Captain Babar Azam urges team to avoid complacency and build on confidence of victory in rest of tournament
Pakistan on Sunday made history by defeating India in a World Cup tournament—the first such win in any cricket format—with a 10-wicket victory and 13 balls remaining in the match.
Widely perceived as the underdogs of the match, Pakistan’s emphatic victory—it has never beaten India by 10 wickets in a limited overs fixture—prompted celebrations nationwide, with Pakistanis hailing the national team for giving it such a joyous opportunity.
Pakistan won the toss and opted to bowl first. Bowler Shaheen Shah Afridi took three wickets, including Indian captain Virat Kohli for 57 runs, with the rival team ending its innings in the Twenty20 World Cup at 151 for 7. Kohli’s dismissal was the first time Pakistan had ever ousted him in a World Cup game.
The first tumble was Rohit Sharma, who was out for a leg-before-wicket with zero runs. He was soon followed by KL Rahul, who could only muster 3 runs. Kohli and Suryakumar Yadav attempted a fight-back, but wicketkeeper Mohammad Rizwan caught Yadav out after just 11 runs. He was replaced by Rishabh Pant, who partnered with Kohli to achieve 60/3 at the end of 10 overs.
Pant was dismissed in the 12th over, leaving 84/4; he was replaced by Ravindra Jadeja who lasted until the 17th over when he was dismissed after scoring just 13 runs. He was replaced by Hardik Pandya, whose partnership with skipper Kohli lasted less than an over before the captain was dismissed by Afridi. Bhuveneshwar Kumar and Pandya then entered the last over with 144/6. Bowler Haris Rauf dismissed Pandya in the final over, with India wrapping up its innings with 151/7.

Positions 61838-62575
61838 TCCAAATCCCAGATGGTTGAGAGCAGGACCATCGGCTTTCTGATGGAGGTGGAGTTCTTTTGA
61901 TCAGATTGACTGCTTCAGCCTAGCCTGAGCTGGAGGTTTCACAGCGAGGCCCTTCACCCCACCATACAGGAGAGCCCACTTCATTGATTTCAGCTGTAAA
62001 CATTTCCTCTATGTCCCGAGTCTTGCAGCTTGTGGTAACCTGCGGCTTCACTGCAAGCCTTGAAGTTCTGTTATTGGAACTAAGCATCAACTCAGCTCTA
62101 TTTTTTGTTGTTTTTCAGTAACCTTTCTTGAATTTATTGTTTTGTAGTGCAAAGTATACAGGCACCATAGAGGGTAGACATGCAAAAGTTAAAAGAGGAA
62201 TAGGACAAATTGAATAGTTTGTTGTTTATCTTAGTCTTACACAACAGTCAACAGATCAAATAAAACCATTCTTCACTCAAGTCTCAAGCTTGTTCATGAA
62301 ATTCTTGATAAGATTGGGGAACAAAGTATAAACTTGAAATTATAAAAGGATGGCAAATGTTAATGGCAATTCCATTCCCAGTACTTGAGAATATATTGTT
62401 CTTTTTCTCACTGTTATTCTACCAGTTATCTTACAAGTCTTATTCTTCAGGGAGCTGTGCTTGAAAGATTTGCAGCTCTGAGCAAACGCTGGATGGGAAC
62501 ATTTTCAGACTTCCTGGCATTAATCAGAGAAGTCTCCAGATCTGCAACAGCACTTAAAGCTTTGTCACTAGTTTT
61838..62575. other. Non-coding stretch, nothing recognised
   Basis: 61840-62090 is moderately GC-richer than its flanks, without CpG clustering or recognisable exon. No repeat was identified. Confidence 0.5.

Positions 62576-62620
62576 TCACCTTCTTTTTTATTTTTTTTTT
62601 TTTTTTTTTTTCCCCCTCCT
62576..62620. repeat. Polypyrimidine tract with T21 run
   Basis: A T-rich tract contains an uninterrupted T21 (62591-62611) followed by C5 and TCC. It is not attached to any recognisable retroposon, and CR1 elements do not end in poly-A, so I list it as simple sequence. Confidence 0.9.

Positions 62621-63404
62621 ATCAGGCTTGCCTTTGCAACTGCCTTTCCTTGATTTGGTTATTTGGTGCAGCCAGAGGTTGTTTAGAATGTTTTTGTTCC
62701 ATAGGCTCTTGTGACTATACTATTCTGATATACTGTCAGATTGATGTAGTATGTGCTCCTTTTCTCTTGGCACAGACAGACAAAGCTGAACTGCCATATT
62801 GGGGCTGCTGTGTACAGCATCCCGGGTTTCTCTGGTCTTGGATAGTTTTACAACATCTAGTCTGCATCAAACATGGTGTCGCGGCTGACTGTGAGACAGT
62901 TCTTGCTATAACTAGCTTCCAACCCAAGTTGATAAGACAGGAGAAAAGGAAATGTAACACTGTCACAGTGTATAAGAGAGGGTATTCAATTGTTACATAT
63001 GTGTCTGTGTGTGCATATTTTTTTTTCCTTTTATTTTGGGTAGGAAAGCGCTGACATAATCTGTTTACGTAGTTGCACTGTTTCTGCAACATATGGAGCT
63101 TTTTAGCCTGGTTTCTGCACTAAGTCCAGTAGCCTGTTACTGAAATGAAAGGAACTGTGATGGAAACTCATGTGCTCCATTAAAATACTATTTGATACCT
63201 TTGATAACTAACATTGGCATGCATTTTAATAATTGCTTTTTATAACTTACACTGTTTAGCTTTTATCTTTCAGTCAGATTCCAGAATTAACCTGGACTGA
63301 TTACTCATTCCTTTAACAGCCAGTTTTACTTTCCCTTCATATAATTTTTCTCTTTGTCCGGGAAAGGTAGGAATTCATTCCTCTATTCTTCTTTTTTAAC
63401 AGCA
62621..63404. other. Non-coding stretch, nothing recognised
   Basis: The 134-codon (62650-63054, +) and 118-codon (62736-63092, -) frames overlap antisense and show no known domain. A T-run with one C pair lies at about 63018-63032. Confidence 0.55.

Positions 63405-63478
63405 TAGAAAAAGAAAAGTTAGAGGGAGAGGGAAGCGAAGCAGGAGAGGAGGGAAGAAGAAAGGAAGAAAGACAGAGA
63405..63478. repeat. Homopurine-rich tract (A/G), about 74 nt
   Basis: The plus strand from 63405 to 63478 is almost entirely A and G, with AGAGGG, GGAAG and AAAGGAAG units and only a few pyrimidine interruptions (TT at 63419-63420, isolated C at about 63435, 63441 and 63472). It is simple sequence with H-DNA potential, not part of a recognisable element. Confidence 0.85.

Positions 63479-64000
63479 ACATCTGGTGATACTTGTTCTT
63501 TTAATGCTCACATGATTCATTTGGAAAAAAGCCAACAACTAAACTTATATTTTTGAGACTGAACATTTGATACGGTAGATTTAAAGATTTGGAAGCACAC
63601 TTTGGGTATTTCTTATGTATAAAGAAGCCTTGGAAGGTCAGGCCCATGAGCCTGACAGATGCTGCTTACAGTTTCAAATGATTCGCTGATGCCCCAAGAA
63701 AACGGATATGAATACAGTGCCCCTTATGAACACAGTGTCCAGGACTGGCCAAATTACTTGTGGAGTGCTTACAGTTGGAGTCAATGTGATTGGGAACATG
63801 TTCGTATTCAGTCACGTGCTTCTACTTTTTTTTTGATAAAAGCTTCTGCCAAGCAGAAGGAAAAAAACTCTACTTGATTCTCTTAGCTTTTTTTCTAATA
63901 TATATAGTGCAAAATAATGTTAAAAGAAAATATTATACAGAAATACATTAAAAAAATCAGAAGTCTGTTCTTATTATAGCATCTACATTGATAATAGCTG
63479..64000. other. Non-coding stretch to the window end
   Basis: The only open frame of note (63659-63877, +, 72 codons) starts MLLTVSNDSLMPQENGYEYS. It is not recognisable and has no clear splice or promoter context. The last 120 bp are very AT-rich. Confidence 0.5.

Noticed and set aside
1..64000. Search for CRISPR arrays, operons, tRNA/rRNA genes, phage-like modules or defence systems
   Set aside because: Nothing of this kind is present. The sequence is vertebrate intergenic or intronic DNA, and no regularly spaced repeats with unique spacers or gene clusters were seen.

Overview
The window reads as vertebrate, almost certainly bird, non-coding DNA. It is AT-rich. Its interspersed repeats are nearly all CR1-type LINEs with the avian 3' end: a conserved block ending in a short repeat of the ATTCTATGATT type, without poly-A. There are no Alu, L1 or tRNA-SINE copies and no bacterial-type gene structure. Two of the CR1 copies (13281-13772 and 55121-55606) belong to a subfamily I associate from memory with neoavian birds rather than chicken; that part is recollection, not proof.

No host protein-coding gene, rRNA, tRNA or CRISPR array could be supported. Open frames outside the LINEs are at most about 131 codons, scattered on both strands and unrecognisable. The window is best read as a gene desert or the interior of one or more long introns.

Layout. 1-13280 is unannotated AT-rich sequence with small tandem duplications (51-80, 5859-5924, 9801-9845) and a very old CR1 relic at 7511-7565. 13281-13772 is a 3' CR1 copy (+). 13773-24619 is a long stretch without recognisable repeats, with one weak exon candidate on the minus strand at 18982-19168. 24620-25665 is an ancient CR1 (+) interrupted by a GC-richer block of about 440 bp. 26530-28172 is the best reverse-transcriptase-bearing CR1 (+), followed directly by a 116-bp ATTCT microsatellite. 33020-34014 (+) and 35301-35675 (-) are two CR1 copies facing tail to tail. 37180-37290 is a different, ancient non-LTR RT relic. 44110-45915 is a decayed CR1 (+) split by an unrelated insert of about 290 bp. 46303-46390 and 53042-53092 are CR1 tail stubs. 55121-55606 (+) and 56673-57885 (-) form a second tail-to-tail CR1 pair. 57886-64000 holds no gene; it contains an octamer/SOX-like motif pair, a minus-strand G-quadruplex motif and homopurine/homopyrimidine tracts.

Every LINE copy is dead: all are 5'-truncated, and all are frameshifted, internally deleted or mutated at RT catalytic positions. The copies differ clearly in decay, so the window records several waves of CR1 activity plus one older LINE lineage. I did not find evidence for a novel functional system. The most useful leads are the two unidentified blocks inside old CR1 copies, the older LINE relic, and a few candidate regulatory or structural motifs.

Pakistan commenced its turn at bat with openers Babar Azam and Mohammad Rizwan. Their partnership continued through the end of the match, with Pakistan losing zero wickets and emerging victorious at 152 runs after 17.5 overs. Rizwan ended on a 55-ball 78, with skipper Azam close behind at 74 runs.
Azam was humble but jubilant, stressing that while a great victory, the match was merely the start of the World Cup tournament. “This is just the start, we have confidence to build on now,” he told press. “It will remain match by match for us. The pressure on us wasn’t that much—we weren’t thinking of the record against India at all,” he added. Addressing the team after the win, he urged them to avoid complacency and focus on winning the remaining matches.
India’s Kohli, meanwhile, praised the Pakistan team and admitted that his squad had been outplayed. “We did not get any chances. They were very professional. We tried our best, we tried to put pressure on them, but there is no shame in accepting that we were outplayed, outclassed,” he told the press. “They did not let us come into the game at any stage. Pakistan deserve credit for finishing the game off in the manner they did,” he added.